ENS.025 | 3/14/03-7.8.04, Completed 1.14.04 | 15’
3 Bb Clarinets
Performance of “Little Kingdoms” Movs. 1-2 (original version) by Ken Thomson and Peter Hess
Performance of “Little Kingdoms” Movs. 3-6 (original version) by Ken Thomson and Peter Hess
Performance of “Little Kingdoms” Movs. 7-8 (original version) by Ken Thomson and Peter Hess
I have always been fascinated by patterns. It was only a matter of time before this obsession began to creep into my music, eventually coming to dominate it. In 2003 I began to play with making pieces entirely out of eighth notes, culminating in the Music for Dancing series, composed between 2003 and 2005, which originally included such pieces as Cup and Saucer in the Path of a Mechanical Insect, Seascape, with frieze of girls, Sad Little Breathing Machine, The Acme Novelty Library, and Music for Los Angeles.
Though all of those works have since been split apart, recomposed, or withdrawn, they shared a common compositional impulse: rhythmic and harmonic materials were conceived independently and then superimposed upon one other in different ways and at different rates, utilizing systematic structures based on permutations to create a network of new, shifting musical relationships.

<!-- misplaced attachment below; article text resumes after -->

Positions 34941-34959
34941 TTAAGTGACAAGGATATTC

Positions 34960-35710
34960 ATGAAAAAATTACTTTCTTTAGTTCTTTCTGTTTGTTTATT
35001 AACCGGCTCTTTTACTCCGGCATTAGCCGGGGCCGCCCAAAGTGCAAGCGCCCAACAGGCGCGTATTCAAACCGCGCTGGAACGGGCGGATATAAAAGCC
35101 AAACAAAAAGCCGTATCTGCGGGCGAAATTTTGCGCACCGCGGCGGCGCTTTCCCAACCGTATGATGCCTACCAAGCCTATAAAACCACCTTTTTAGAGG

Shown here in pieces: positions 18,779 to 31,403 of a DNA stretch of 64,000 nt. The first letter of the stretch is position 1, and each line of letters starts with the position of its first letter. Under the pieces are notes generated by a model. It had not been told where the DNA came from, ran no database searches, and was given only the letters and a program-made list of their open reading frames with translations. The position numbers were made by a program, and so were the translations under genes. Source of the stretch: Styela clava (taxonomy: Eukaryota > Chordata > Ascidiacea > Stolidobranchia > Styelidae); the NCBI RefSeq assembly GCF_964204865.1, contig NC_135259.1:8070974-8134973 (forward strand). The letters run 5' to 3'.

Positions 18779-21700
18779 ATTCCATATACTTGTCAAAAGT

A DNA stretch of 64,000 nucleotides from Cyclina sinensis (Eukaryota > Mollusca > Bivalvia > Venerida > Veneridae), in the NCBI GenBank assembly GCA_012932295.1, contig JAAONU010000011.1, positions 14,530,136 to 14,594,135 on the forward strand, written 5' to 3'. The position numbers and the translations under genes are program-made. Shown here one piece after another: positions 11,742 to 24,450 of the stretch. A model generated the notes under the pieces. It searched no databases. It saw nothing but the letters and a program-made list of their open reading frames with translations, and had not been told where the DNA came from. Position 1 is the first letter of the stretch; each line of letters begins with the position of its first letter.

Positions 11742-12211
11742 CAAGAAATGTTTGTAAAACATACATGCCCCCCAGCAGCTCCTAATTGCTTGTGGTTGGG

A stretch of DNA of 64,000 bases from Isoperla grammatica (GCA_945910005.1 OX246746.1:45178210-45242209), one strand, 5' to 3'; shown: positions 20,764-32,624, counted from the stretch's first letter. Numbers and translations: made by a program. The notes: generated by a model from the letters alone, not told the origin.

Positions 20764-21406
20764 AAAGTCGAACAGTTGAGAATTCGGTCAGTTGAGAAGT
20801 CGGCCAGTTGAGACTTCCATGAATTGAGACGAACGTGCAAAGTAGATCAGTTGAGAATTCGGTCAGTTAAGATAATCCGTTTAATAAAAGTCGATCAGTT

Named after an extraordinary, magical set of novellas by the author Steven Millhauser, the three movements that now comprise Little Kingdoms began as part of a larger piece for woodwinds entitled After the Quake, based on the book by Haruki Murakami. Later I realized that only these movements belonged together, and as they conjured a nocturnal world closer to Millhauser than Murakami, they were reordered, revised, and retitled accordingly.
In The Little Kingdom of J. Franklin Payne the clarinets outline shifting repeated patterns over slowly changing harmonies, while The Princess, the Dwarf and the Dungeon lurches along, exhausting every possible triadic combination within an octave. Finally, in Catalogue of the Exhibition two melodic lines of different lengths chase each other’s tails across an eerie harmonic moonscape, the three clarinets threading both lines through an intricate double hocket.